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World and Nation Briefs

In Japan, Fears Rise as Stocks Sink

The Washington Post


The Tokyo stock market continued its two-month free fall this week, with a key stock index now trading more than 23 percent below its mid-September level, as exasperated brokers blasted Japan's new government for failing to take steps to treat the nation's sickly economy.

The Nikkei average of 225 stocks closed at 16,078.71 on Monday, down 4 percent to its lowest level in more than a year.

In Monday's roller-coaster trading, the Nikkei had initially dropped a dizzying 1,054 points in the market's first three hours. The market partially recovered in the afternoon as brokers covering short trades and a few brave investors started buying again. Nonetheless, the average ended the day down 647.66 points from Friday's close -- the largest one-day drop of the year.

The continued stock market decline reinforced fears here about the weakness of the Japanese economy. There was general agreement among market watchers that the current gloom will continue until traders see some clear step by the new prime minister, Morihiro Hosokawa, or the Bank of Japan to boost the overall economy.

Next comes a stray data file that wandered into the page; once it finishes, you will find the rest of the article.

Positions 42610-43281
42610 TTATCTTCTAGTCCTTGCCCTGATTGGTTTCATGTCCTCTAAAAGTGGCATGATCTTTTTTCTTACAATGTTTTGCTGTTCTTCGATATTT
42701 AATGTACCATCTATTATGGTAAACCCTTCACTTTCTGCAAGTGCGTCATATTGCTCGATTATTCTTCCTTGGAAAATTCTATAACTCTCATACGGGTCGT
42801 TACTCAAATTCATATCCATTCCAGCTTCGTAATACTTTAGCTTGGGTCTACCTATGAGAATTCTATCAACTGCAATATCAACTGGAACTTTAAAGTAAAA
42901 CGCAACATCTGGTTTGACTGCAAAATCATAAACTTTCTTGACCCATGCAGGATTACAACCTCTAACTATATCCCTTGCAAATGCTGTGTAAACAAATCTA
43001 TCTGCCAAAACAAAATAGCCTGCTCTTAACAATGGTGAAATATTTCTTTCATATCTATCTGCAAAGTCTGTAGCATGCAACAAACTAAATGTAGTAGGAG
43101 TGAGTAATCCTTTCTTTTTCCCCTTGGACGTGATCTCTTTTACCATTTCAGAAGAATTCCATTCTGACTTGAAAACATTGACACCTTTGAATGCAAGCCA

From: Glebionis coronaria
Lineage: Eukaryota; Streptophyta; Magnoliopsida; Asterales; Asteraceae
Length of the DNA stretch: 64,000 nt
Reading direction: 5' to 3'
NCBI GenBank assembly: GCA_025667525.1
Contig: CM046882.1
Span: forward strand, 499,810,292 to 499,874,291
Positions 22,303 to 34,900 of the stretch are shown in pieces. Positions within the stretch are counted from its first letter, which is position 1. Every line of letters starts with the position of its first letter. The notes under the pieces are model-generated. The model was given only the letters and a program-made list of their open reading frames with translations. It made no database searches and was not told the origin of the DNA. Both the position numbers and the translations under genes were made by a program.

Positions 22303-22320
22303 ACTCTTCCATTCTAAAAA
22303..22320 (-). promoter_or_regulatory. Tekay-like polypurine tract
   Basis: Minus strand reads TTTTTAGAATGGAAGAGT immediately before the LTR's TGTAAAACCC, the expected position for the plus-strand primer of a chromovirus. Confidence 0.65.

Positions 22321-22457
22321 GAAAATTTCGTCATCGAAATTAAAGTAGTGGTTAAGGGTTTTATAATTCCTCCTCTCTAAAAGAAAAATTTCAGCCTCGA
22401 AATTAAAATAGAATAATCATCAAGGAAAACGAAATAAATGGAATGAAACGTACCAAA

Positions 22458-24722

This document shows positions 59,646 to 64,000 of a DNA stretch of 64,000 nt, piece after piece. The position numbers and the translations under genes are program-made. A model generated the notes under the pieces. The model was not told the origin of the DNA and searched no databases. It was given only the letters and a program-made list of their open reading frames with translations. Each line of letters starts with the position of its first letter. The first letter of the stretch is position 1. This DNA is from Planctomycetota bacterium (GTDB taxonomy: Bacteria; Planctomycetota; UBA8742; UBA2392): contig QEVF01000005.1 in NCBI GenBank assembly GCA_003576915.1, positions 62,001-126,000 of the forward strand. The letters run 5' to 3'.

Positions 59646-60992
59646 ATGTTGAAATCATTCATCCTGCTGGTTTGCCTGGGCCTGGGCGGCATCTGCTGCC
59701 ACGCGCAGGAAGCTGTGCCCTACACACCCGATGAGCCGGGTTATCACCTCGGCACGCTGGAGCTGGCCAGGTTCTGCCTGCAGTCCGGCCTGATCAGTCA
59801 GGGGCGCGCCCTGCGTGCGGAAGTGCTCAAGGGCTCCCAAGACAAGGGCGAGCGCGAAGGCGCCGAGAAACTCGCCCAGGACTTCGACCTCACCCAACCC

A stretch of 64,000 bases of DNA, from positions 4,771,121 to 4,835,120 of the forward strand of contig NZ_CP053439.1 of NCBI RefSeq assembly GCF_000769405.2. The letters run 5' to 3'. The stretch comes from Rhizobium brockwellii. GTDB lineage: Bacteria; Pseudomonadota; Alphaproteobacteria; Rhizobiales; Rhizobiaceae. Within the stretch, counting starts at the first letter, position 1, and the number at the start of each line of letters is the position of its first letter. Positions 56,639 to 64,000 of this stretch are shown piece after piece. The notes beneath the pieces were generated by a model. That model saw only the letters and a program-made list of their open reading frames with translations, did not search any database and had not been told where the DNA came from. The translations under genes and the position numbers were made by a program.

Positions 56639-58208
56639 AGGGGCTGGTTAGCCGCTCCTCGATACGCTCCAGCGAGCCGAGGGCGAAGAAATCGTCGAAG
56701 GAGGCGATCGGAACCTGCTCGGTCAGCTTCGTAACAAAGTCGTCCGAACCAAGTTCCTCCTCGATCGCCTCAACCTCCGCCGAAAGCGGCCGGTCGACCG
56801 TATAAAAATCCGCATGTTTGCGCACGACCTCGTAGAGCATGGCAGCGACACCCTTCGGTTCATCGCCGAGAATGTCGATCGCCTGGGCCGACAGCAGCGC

Israel-PLO Cease-Fire On West Bank, Gaza Disintegating

Los Angeles Times


The cease-fire between Israel and the Palestine Liberation Organization is breaking down rapidly as Israeli forces, operating largely undercover and striking through ambushes, hunt fugitive guerrillas on the West Bank and Gaza Strip.

Challenged on their home turf and embarrassed by the failure of the increasingly controversial pact with Israel to bring immediate peace, PLO units are starting to fight back in daily skirmishes with Israeli patrols.

Without new cease-fire orders from Israeli Prime Minister Yitzhak Rabin and PLO Chairman Yasser Arafat and rapid progress in the negotiations on implementing the agreement on Palestinian self-government, the clashes appear likely to escalate and spread, seriously jeopardizing the autonomy accord as it comes into effect over the next four months.

After a series of firefights with Israeli troops in the Gaza Strip over the past 10 days, one PLO faction, the Fatah Hawks, declared Monday that it would resume its attacks on Israelis -- civilian as well as military -- in southern Gaza. Israeli forces quickly arrested, after a shootout, a 24-year-old Palestinian they identified as the Hawks commander in southern Gaza.

"The Fatah Hawks promise revenge for the killing of Hawk Ahmed Abu el-Reesh," the group had declared. It called on people to "do everything possible to inflict human losses on the enemy side" and thus protest the death of el-Reesh, who was killed by an Israeli undercover unit Sunday night even though he had surrendered a week earlier and been given amnesty.

Although a formal cease-fire was not part of the autonomy agreement, signed in September, Arafat had ordered all PLO units to halt the "armed struggle" against the Israeli occupation. And Israeli forces had avoided clashes with those PLO supporters after an initial campaign against them.